has since been promoted. The colors of the One hundred and thirtieth Illinois were planted upon the counter-scarp of the ditch, while those of the Forty-eighth Ohio and Seventy-seventh Illinois waved over the bastion.
Within FIFTEEN minutes after Lawler's and Landram's success, Benton's and Burbridge's brigades, fired by the example, rushed forward and carried the ditch and slope of another heavy earthwork, and planted their colors upon the latter. Crowning this brilliant feat with a parallel to Sergeant Griffith's daring, Captain White, of the Chicago Mercantile Battery, carried forward one of his pieces by hand quite to the ditch, and, double-shotting it, fired into an embrasure, disabling a gun in it ready to be discharged, and scattering death among the rebel cannoneers. A curtain connected the works forming these two points of attack.
My men never fought more gallantly-nay, desperately. For more than eight long hours they maintained their ground with death like tenacity. Neither a blazing sun nor the deadly fire of the enemy shook them. Their constancy and valor filled me with admiration. The spectacle is one never to be forgotten.
A portion of the First U. S. Infantry, under Major Maloney, serving as heavy artillery, added to their previous renown. Neither officers nor men could have been more zealous and active. Being in the center, they covered in considerable part the advance of Benton's and Lawler's brigades and materially promoted their partial success.
Meantime Osterhaus' and Hovey's forces, forming the column of assault on the left, pushed forward under a withering fire upon a more extended line until an enfilading fire from a strong redoubt on their left front and physical exhaustion compelled them to take shelter behind a ridge. Here they could distinctly hear the words of hostile command. Their skirmishers, however, kept up the conflict. Alarmed for his safety, and the assault of the corps immediately on my left having failed, the enemy early hastened to mass large numbers from his right and left in my front. Thus re-enforced, he renewed his efforts with increased effect. All my forces were now engaged, including reserves. Failure and loss of my hard won advantages became imminent. Advising General McArthur, who was on his way from Warrenton, of the state of affairs, I requested re-enforcements and notified Major-General Grant of the fact.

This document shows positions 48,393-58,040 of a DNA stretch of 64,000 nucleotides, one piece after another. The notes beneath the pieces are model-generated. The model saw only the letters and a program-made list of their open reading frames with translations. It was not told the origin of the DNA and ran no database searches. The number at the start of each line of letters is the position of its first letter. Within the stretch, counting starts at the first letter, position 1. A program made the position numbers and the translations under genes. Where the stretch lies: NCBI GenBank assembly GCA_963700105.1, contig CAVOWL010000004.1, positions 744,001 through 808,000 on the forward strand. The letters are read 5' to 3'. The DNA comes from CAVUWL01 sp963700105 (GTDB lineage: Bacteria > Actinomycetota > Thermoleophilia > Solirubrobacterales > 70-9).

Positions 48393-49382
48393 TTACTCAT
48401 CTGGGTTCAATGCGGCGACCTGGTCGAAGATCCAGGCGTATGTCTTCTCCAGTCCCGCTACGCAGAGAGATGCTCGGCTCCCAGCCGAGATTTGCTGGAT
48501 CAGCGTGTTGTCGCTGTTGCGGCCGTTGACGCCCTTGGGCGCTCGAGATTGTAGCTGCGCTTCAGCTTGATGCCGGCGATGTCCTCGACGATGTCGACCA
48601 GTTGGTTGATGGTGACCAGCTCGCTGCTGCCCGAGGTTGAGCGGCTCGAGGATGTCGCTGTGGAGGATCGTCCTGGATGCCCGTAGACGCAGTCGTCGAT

At 11 a. m. I informed him that I was hotly engaged; that the enemy was massing upon me from his right and left, and that a vigorous blow by General McPherson would make a diversion in my favor. Again, at 12 m., that I was in partial possession of two forts, and suggested whether a vigorous push ought not to be made all along our lines. Responding to these dispatches, Major-General Grant directed me to communicate with General McArthur, to use his forces to the best advantage, and informed me that General Sherman was getting on well. This dispatch was dated at 2 p. m. and came to hand at 3. 15 p. m. About the same time I received information that General Quinby's DIVISION was coming to my support. Hastening to acknowledge the receipt of this welcome intelligence, I replied that I had lost no ground; that prisoners informed me that the works in which I had made lodgments were commanded by strong defenses in the rear, but that with the DIVISIONS promised I doubted not that I would force my way through the hostile lines, and, with many others, I doubt it not yet; but obstacles intervened to disappoint. General McArthur's DIVISION, being several miles distant, did not get up until next day. Colonel Boomer's and Sanborn's